It’s a word that brings to mind either some of your happiest memories… or some of your deepest resentments. For too many kids (and young adults) in North America and around the world, “Dad” is a shadowy figure, a fading memory, a hurt feeling; but never someone they knew deeply.
Some boys look for approval in gangs; others channel their resentment toward an unhealthy work ethic, wild behavior or excessive competitiveness. Many young women seek out affection from boys (and “men”) who are only too happy to oblige.
This fatherless generation has never been more unsure of their place the world and the results have been devastating
That’s why John Sowers, the president of the Mentoring Project, wrote Fatherless Generation. In this short book, Sowers relates the tragic experiences of fatherless boys, girls, men and women (including himself), while showing readers that there is hope to change their stories; to be a part of transforming their lives and helping them discover the God who is the Father to the fatherless.
Throughout the first half of the book, Sowers shares his experience growing up without a dad, along with those of several others who originally shared their story on his MySpace page. And the damage that’s been inflicted, the pain that all have suffered, is palpable. Young women share how they were Daddy’s princess—until he left. Some write that they don’t hate their dads, but they can’t forgive them either. Hopelessness and despair are the undercurrents of every story.
What I appreciate about how Sowers presents these stories, including his own, is that it’s not sensationalized, manipulative or voyeuristic. He is careful to protect the dignity of every person whose story he shares, as raw and often heart-wrenching as they are. This is extremely difficult to accomplish as, too often, in seeking to protect the individual’s well-being, their story can be reduced to emotionless propositions.
As careful as he is with the stories he shares, his use of statistics is equally so. Rather than overwhelming readers with data, he uses it to support the stories shared—the lives affected by not having a father in the home. They’re effective and disturbing.
For example, Sowers writes on pages 36-37 (perhaps the only really stats heavy section of the book), that children from fatherless homes account for:
- 63 percent of youth suicides
- 71 percent of pregnant teenagers
- 90 percent of all homeless and runaway teenagers
- 70 percent of juveniles in state-operated institutions
- 85 percent of all youth who exhibit behavior disorder
- 80 percent of rapists motivated with displaced anger
- 71 percent of all high school dropouts
- 75 percent of all adolescents in chemical abuse centers
- 85 percent of all youths sitting in prison
For those who have ever doubted the impact of an attentive father in the lives of children, one needs only look at this and see that dads really do make a difference. The impact of being fatherless is so overwhelming, that it seems like there’s nothing that can be done, doesn’t it?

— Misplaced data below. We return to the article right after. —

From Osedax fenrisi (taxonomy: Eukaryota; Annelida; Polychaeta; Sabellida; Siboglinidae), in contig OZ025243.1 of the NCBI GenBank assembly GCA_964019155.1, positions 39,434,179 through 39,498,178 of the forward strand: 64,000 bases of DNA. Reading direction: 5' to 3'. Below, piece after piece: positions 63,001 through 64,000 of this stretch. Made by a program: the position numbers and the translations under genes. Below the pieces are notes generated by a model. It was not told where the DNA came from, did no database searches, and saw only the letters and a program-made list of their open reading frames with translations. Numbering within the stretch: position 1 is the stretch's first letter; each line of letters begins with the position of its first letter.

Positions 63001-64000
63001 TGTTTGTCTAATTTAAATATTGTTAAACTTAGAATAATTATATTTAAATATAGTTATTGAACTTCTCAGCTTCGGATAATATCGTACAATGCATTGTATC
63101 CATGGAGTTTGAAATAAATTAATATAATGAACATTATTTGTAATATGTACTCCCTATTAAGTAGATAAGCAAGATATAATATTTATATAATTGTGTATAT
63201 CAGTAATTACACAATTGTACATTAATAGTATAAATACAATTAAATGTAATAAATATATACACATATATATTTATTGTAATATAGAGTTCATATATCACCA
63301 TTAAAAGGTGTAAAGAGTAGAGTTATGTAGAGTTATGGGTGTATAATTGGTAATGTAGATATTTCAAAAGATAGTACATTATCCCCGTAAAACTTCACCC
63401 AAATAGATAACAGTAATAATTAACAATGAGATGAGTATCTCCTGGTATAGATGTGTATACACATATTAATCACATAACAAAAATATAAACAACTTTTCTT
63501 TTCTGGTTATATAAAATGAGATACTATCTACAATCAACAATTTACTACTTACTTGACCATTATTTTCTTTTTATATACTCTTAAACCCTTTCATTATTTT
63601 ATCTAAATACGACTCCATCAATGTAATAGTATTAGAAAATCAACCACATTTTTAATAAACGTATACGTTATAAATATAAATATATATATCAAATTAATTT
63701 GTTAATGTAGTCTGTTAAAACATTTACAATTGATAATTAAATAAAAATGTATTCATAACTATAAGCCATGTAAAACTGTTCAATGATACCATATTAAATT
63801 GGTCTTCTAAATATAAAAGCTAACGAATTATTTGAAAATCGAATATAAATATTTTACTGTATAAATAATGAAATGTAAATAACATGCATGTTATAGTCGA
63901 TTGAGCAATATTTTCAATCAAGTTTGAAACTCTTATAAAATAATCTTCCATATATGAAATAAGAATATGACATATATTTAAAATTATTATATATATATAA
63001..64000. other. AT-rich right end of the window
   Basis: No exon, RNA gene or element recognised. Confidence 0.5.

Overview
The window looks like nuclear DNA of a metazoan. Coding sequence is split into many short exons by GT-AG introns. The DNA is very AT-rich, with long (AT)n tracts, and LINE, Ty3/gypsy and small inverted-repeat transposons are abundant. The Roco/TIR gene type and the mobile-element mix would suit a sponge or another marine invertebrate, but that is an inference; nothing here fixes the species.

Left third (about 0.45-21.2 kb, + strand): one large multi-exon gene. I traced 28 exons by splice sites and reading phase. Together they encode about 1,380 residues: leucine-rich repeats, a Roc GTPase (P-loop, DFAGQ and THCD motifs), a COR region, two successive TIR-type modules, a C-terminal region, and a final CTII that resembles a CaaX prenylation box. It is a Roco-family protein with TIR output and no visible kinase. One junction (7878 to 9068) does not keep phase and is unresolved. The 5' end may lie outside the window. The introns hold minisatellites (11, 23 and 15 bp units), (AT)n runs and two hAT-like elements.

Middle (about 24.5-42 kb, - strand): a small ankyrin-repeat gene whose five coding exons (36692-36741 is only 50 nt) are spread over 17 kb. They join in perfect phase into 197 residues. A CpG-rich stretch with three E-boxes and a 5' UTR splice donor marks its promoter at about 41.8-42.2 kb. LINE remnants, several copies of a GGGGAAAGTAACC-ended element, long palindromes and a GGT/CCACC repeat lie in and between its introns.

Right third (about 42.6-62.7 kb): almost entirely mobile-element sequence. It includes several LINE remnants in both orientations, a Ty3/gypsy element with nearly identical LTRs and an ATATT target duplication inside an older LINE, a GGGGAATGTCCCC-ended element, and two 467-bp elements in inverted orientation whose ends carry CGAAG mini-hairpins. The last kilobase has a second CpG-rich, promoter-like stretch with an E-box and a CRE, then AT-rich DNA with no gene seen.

But there is a solution: caring men and women becoming mentors to a fatherless generation.
In part two of Fatherless Generation, Sowers shares how godly mentors spoke words of life and encouragement, taught him to be a man and ultimately transformed his life.
“Both of these men sacrificed their time in order to be mentors and father figures in my life, and because of their sacrifice, I came to see that being a man was not really as intimidating as i had made it out to be. I learned that i didn’t have to be afraid of other men. I learned that I didn’t have to be afraid of becoming a man myself,” writes Sowers (pp. 91-92).
The love that Sowers has for these men is obvious, as is his passion for seeing Christians take on the role of mentoring a younger generation. In doing so, by showing love to those who believe they are unloveable and modelling maturity to them, there is a powerful opportunity to be a witness to Christ and see lives transformed both in the temporal and eternal.
In this way, the book carries through it the implicit reality of the gospel (which, in terms of presentation, has its strengths and weaknesses). Sowers touches on aspects of the gospel to be sure (see pp. 82-84), and does speak of a desire to see the fatherless come to know the God who is Father to the fatherless, but it’s something that I would have preferred to see beefed up a bit more.
Reading Fatherless Generation hit close to home on a number of levels. The first is that I could relate all too well to the stories Sowers shares, because they were my story, too. I grew up without my dad being much of a physical presence in my life and that led me to try to be his opposite, or at least what I perceived his opposite to be. In doing so, I also sinfully treated him with thinly veiled contempt. In recent years, by God’s grace, our relationship has experienced much healing and I’m thankful for this. But not everyone has that opportunity.
Secondly, I have three boys living near me who don’t have a dad, and I don’t know how much interest their dads have in them. Perhaps they’re waiting for someone to speak words of affirmation into their lives?
Finally, as the father of two young girls, it reminded me of the powerful influence I am on Abigail and Hannah (for good or bad). I pray that my girls truly know how much their daddy loves them, and that my influence will be a godly one.
Fatherless Generation shines a light on the trials of all who are going to bed tonight without a dad. Their challenges are real. Their pain is deeply felt. But they don’t have to live their lives feeling shame, anger or resentment. This book offers its readers an opportunity to be a part of transforming the lives of a fatherless generation. Are we willing to take the first step?
Title: Fatherless Generation: Redeeming the Story
Author: John Sowers
Publisher: Zondervan (2010)